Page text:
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Wednesday, 3 December 2008
Page: 12438


Ms GEORGE (7:45 PM) —My community will be pleased to hear that the Rudd Labor government will deliver a massive $64.4 billion over the next five years to boost health and hospital funding and to drive reform through the recently negotiated national healthcare agreement. This is an increase of more than $20 billion on the last national agreement, under the Howard government. This funding does not come in the form of a blank cheque to the states. It will require stringent reporting indicators, including accounting for significant issues like hospital infection rates and avoidable deaths. As part of this package, an extra $4.8 billion will go to public hospitals. This includes an increase to base funding of $500 million and an annual indexation rate of 7.3 per cent. Compare that to the last agreement under the Howard government, which, as we know, cut $l billion from public hospital funding and only provided for an average indexation rate of 5.3 per cent. This clearly demonstrates our commitment to end the blame game and to help rebuild our public hospitals. It is a priority issue for our government. It will address many of the concerns about health matters that are regularly raised with me by constituents.

I am pleased also to read that the government will provide a one-off injection of $750 million in the 2008-09 financial year, which could support up to 1.9 million emergency department services. This comes on top of the additional funding of $43 million that we have outlaid to reduce elective surgery waiting lists and to provide new equipment and surgical instruments, which have already been delivered to the New South Wales government. On top of this finding, the one-off payment will provide additional funds that are necessary to support our local hospital emergency departments.

In the electorate of Throsby, delays are currently experienced in emergency departments, which are called on too often to provide primary care services as a result of local GP shortages. GP shortages are a key issue in my electorate, compromising the quality of health care. The Shellharbour local government area has for years been classified as a district of workforce shortage. The Howard government washed its hands of the problem. The Rudd Labor government, by contrast, in the lead-up to the election promised Shellharbour a GP superclinic to address the current shortages. I trust that it will not be long before the preferred tender is determined and we can get the ball rolling. This commitment by a federal Labor government stands in contrast to the neglect of doctor shortages and hospital pressure points that we saw under the former government. I place on record my appreciation of the efforts of the Minister for Health and Ageing in recognising and addressing this significant shortfall in GP availability in many of the local suburbs.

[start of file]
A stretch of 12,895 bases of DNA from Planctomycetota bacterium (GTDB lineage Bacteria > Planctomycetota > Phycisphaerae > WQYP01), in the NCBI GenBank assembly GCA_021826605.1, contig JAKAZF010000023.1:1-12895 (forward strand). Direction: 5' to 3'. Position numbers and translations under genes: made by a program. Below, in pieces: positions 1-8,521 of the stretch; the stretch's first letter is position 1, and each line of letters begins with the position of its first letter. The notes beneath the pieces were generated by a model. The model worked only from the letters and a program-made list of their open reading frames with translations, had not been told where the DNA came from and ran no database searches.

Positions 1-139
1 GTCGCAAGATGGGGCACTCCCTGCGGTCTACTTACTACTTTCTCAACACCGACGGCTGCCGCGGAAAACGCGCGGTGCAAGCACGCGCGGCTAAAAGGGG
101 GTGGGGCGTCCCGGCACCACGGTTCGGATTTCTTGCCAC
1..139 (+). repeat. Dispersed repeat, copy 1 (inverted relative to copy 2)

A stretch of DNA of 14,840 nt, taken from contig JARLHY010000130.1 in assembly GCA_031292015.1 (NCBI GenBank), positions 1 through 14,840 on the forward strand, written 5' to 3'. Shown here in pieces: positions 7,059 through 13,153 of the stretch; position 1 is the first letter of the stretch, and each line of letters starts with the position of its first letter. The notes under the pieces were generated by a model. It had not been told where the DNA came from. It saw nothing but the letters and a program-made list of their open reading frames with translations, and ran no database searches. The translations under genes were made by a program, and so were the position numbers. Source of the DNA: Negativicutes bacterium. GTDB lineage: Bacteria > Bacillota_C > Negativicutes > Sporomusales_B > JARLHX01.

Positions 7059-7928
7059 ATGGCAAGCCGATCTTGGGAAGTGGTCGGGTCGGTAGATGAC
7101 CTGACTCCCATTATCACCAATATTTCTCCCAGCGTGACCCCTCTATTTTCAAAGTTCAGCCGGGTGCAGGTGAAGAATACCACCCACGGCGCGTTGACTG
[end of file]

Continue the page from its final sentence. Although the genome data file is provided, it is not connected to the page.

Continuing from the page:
I am pleased also to tell our community that the Rudd Labor government are making the single biggest investment in the health workforce ever made by an Australian government. We will invest $1.l billion in training more doctors, more nurses and other health professionals, and already additional places have been allocated to our local university. The funding will support a massive expansion in undergraduate clinical training places in public hospitals and other health settings. As we know, in order to practise as doctors, medical graduates need to be trained in clinical settings. There is severe pressure currently on training places for medical graduates, and we have committed to increase both GP and specialist training opportunities. I understand that 75 additional GP places will be available in 2009. My expectation is that our region will see several additional GP registrar places over coming years, which would be most welcome.

After years of neglect under the previous government, the Rudd Labor government is committed to assisting in the rebuilding of our hospitals and tackling their key pressure points. We will train more doctors, nurses and health professions to make a sustainable workforce in the years ahead. As I said earlier, these investments do not come as a blank cheque. The states will need to accept responsibility for performance outcomes. In addition, we have set aside $5 billion in our new Health and Hospitals Fund, which we intend to use in the years ahead to invest in health infrastructure, hospitals, medical technologies and research facilities. I am very confident my constituents, when they come to an appreciation of the details of these commitments, will realise the importance that our government is placing on improving access to medical services. (Time expired)